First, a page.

There’s little natural about the boundaries that divide states and countries. They’re often imaginary lines that result from history, conflict, or negotiation. But imagine what the world would look like if borders were set according to ecological and cultural boundaries.
Bioregionalism says that’s the only logical way to divide up territory: Let watersheds, mountain ranges, microclimates, and the local knowledge and economies that exist in them guide the way we set boundaries. That way, life within those boundaries is tied together not by arbitrary decisions but by common interests. For instance, in the United States, there are many cases where ecologically and economically distinct areas are encompassed in one state, which makes for political difficulty.
Oftentimes, no matter who wins in elections or policy, someone is left out or disenfranchised. Governing ourselves in smaller, naturally-bounded regions might ease those tensions.
Bioregionalism was first advanced in the early 1970s by poet-ecologist Allen Van Newkirk and popularized by thinkers and activists, such as environmental advocate Peter Berg and conservation biologist Raymond Dasmann.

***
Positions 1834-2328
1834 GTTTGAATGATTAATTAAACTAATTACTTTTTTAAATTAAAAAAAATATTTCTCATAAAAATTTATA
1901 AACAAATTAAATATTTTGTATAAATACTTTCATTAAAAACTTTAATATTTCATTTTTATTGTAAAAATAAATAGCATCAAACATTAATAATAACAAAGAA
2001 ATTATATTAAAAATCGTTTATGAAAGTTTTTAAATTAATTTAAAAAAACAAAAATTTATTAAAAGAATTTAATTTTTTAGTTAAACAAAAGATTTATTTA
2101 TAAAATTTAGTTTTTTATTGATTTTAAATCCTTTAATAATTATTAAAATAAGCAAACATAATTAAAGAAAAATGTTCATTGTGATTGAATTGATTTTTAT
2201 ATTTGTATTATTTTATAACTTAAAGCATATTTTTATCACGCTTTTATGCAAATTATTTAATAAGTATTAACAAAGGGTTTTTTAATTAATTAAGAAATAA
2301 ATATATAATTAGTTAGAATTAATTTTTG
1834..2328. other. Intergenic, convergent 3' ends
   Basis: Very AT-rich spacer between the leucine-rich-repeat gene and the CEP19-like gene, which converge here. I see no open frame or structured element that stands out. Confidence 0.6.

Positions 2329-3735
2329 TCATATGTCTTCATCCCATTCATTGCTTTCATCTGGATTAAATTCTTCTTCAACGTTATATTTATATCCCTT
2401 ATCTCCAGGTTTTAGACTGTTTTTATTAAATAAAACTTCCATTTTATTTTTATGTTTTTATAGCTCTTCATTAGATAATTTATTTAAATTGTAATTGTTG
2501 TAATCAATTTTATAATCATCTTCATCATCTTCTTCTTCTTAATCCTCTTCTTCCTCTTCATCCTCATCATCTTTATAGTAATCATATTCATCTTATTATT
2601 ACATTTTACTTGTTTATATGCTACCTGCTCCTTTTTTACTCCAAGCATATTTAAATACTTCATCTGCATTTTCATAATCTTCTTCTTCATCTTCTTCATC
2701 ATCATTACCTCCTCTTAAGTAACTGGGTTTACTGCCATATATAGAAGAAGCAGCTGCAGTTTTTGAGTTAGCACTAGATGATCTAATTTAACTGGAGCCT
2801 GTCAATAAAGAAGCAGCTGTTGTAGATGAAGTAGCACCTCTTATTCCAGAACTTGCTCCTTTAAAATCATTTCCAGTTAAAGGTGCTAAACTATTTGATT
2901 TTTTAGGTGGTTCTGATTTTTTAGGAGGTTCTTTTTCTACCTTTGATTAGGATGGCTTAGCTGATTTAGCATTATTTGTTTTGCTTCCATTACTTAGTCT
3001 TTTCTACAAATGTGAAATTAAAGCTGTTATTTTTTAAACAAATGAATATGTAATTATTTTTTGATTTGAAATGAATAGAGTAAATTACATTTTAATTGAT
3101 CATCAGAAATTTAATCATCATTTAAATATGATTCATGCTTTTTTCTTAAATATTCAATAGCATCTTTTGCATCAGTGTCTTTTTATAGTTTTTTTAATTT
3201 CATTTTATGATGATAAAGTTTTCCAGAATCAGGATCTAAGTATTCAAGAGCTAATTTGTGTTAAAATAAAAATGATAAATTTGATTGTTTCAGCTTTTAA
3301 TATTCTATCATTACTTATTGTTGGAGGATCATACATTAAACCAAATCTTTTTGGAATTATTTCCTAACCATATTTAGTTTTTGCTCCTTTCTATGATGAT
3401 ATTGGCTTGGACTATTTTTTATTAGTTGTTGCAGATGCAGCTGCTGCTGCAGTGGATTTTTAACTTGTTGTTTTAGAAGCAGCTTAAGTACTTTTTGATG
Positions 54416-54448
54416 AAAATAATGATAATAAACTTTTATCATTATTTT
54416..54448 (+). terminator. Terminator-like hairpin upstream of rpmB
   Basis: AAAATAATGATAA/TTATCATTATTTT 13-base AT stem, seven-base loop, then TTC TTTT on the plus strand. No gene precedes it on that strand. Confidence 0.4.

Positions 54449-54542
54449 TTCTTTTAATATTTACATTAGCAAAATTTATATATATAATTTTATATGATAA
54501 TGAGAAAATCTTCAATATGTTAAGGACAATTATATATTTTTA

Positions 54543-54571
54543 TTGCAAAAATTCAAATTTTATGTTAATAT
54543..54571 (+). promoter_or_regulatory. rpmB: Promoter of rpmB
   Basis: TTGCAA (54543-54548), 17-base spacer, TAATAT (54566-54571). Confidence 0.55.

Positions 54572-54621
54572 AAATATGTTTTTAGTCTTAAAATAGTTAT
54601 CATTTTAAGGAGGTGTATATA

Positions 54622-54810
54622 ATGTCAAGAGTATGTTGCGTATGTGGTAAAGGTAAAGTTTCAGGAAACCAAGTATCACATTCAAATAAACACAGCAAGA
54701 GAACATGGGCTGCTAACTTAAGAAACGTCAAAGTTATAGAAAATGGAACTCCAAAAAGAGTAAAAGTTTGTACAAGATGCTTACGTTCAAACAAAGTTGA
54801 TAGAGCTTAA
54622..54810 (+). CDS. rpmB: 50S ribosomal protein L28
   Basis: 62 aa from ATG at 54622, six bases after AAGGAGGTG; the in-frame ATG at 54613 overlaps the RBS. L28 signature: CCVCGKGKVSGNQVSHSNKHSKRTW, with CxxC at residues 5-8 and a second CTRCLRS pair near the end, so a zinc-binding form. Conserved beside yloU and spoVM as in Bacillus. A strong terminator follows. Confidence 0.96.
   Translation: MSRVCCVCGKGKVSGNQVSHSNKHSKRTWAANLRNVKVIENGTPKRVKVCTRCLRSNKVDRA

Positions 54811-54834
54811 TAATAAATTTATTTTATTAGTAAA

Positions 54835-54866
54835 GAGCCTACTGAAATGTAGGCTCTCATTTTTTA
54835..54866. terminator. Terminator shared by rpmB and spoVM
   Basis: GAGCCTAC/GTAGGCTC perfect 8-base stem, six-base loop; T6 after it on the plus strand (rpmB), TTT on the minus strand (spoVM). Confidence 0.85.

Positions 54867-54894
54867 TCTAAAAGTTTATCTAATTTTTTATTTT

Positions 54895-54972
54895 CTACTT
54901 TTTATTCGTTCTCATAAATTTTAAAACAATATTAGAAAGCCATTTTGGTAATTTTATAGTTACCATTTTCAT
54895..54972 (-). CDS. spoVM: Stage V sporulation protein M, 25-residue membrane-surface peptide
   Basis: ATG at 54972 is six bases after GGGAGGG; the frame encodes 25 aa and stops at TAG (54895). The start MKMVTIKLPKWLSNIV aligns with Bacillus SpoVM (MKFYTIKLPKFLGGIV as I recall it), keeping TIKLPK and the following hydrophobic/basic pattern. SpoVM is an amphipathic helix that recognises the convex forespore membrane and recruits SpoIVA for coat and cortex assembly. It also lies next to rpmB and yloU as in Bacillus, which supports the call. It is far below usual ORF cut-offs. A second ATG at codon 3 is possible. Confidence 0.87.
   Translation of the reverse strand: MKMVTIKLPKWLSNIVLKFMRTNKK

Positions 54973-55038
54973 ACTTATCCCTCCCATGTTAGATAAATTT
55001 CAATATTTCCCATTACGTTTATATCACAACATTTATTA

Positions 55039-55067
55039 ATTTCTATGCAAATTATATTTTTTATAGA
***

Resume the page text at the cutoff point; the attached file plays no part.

Today, bioregional thinking is expressed in the many climate justice groups that organize on a local or regional scale, such as Tar Sands Blockade and Rising Tide. These groups are community-based efforts that empower local residents to take action on the environmental issues that directly affect their lives. Big environmental nonprofits typically fight for laws to limit or mitigate environmental destruction, while treating our current political and economic systems as legitimate. But bioregional thinkers see those systems as part of the problem—and suggest that restructuring our society along smaller ecological lines will empower communities and help shift our relationship to the Earth to one that is sustainable.